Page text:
Extrachromosomal, usually CIRCULAR DNA molecules that are self-replicating and transferable from one organism to another. They are found in a variety of bacterial, archaeal, fungal, algal, and plant species. They are used in GENETIC ENGINEERING as CLONING VECTORS.
An enzyme that catalyzes the conversion of alpha D-glucose 1-phosphate to alpha D-glucose 6-phosphate. EC 5.4.2.2.
An enzyme of the transferase class that catalyzes the conversion of sedoheptulose 7-phosphate and D-glyceraldehyde 3-phosphate to D-ribose 5-phosphate and D-xylulose 5-phosphate in the PENTOSE PHOSPHATE PATHWAY. (Dorland, 27th ed) EC 2.2.1.1.
Proteins prepared by recombinant DNA technology.
Proteins obtained from ESCHERICHIA COLI.
A primary source of energy for living organisms. It is naturally occurring and is found in fruits and other parts of plants in its free state. It is used therapeutically in fluid and nutrient replacement.
A nonmetallic element with atomic symbol C, atomic number 6, and atomic weight [12.0096; 12.0116]. It may occur as several different allotropes including DIAMOND; CHARCOAL; and GRAPHITE; and as SOOT from incompletely burned fuel.
A field of biology concerned with the development of techniques for the collection and manipulation of biological data, and the use of such data to make biological discoveries or predictions. This field encompasses all computational methods and theories for solving biological problems including manipulation of models and datasets.
Proteins found in plants (flowers, herbs, shrubs, trees, etc.). The concept does not include proteins found in vegetables for which VEGETABLE PROTEINS is available.
Carbohydrates covalently linked to a nonsugar moiety (lipids or proteins). The major glycoconjugates are glycoproteins, glycopeptides, peptidoglycans, glycolipids, and lipopolysaccharides. (From Biochemical Nomenclature and Related Documents, 2d ed; From Principles of Biochemistry, 2d ed)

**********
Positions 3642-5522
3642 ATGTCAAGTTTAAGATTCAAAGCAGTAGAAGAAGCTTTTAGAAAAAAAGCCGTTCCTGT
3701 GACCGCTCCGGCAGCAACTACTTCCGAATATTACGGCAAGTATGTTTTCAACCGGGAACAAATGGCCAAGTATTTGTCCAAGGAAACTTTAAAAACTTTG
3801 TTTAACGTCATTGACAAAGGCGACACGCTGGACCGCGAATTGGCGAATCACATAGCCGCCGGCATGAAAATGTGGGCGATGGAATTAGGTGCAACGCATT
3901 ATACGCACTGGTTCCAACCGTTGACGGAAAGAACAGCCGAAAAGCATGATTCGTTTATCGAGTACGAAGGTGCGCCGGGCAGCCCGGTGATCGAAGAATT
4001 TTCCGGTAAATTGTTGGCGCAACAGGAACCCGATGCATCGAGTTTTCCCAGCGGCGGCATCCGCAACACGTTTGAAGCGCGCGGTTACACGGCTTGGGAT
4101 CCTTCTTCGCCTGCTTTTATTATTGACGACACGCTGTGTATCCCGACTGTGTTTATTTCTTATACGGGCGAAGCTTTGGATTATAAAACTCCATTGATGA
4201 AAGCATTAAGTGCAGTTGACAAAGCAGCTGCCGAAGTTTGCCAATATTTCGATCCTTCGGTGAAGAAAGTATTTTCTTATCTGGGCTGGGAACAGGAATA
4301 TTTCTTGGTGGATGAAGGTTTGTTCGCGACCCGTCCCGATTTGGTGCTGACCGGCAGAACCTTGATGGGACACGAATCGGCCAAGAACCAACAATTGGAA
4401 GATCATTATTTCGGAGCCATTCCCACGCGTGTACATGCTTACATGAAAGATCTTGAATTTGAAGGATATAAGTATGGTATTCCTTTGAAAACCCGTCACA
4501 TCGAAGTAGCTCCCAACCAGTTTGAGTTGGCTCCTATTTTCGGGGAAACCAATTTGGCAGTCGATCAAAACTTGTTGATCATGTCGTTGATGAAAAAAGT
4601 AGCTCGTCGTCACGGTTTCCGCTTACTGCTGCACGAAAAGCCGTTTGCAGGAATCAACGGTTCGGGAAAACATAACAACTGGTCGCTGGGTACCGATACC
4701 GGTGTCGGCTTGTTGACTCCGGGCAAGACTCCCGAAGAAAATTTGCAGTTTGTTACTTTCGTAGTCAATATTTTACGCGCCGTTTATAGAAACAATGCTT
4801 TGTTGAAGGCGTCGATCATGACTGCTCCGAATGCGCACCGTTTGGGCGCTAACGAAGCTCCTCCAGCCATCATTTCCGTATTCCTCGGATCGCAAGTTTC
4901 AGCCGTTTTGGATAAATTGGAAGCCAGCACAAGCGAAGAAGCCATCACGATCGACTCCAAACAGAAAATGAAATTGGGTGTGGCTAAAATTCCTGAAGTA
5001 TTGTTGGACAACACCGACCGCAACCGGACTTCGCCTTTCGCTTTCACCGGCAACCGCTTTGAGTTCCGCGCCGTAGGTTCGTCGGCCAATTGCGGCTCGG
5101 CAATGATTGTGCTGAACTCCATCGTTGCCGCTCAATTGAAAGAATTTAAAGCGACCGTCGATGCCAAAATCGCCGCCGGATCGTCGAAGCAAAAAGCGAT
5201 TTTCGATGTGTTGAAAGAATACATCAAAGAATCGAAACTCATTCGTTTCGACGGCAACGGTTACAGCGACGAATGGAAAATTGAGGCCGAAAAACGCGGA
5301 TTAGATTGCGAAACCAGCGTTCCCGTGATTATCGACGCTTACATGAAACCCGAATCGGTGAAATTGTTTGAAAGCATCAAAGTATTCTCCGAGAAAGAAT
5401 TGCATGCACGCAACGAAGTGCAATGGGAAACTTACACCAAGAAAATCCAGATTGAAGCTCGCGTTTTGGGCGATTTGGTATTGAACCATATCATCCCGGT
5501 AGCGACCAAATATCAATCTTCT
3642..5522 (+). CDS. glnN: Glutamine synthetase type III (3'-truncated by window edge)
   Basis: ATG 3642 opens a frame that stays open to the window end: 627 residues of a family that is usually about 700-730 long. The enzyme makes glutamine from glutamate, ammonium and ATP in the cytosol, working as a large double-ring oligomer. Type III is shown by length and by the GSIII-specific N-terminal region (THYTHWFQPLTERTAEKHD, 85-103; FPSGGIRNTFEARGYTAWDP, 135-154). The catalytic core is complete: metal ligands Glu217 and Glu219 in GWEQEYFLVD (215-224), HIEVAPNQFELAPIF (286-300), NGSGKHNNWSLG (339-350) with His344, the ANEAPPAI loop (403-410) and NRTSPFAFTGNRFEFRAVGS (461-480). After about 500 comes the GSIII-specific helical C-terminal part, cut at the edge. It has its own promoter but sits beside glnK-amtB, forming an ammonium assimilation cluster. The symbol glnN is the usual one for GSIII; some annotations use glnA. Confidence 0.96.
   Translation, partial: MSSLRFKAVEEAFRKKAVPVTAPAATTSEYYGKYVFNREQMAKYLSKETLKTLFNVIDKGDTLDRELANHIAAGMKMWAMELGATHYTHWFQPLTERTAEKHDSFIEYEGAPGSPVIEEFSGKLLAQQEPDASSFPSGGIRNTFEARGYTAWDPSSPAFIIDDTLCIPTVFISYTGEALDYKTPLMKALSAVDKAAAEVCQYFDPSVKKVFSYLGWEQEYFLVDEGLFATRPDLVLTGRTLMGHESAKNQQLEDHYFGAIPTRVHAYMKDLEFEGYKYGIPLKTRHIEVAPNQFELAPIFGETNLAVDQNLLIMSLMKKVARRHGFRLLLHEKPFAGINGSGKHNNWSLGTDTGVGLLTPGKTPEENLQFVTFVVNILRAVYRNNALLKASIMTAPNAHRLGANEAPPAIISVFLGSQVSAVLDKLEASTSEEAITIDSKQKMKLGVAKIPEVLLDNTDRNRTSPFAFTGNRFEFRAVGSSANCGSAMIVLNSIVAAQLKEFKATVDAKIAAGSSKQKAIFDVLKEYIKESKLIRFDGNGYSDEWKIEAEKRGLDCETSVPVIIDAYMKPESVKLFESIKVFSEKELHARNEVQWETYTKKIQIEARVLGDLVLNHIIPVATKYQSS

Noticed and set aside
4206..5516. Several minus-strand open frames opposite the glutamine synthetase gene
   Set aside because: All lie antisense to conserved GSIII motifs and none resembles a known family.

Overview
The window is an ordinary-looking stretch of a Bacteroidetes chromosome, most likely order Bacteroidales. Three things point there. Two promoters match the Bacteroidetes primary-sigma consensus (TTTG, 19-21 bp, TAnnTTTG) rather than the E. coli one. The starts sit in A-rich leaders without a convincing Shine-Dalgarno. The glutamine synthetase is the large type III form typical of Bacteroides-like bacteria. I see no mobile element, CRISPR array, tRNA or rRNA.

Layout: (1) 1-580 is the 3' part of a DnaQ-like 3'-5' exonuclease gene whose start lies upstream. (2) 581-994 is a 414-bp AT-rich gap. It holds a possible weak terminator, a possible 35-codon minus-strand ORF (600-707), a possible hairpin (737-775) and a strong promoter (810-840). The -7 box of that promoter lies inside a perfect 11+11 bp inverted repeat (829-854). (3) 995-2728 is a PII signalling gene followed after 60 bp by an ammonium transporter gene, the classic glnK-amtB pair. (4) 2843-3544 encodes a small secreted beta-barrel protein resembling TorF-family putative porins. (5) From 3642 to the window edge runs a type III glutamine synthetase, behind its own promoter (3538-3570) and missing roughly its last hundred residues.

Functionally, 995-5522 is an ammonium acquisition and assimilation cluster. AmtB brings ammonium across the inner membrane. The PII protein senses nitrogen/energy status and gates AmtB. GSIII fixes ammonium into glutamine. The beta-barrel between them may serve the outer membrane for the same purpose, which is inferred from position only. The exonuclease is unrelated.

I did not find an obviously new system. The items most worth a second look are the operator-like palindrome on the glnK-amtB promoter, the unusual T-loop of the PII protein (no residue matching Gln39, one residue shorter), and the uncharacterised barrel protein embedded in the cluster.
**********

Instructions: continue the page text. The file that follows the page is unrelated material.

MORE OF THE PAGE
The heritable modification of the properties of a competent bacterium by naked DNA from another source. The uptake of naked DNA is a naturally occuring phenomenon in some bacteria. It is often used as a GENE TRANSFER TECHNIQUE.
The complete gene complement contained in a set of chromosomes in a fungus.
The complete absence, or (loosely) the paucity, of gaseous or dissolved elemental oxygen in a given place or environment. (From Singleton & Sainsbury, Dictionary of Microbiology and Molecular Biology, 2d ed)
Multicellular, eukaryotic life forms of kingdom Plantae (sensu lato), comprising the VIRIDIPLANTAE; RHODOPHYTA; and GLAUCOPHYTA; all of which acquired chloroplasts by direct endosymbiosis of CYANOBACTERIA. They are characterized by a mainly photosynthetic mode of nutrition; essentially unlimited growth at localized regions of cell divisions (MERISTEMS); cellulose within cells providing rigidity; the absence of organs of locomotion; absence of nervous and sensory systems; and an alternation of haploid and diploid generations.
Complex pharmaceutical substances, preparations, or matter derived from organisms usually obtained by biological methods or assay.
Any of the processes by which cytoplasmic or intercellular factors influence the differential control of gene action in bacteria.
Artificial organs that are composites of biomaterials and cells. The biomaterial can act as a membrane (container) as in BIOARTIFICIAL LIVER or a scaffold as in bioartificial skin.
A normal intermediate in the fermentation (oxidation, metabolism) of sugar. The concentrated form is used internally to prevent gastrointestinal fermentation. (From Stedman, 26th ed)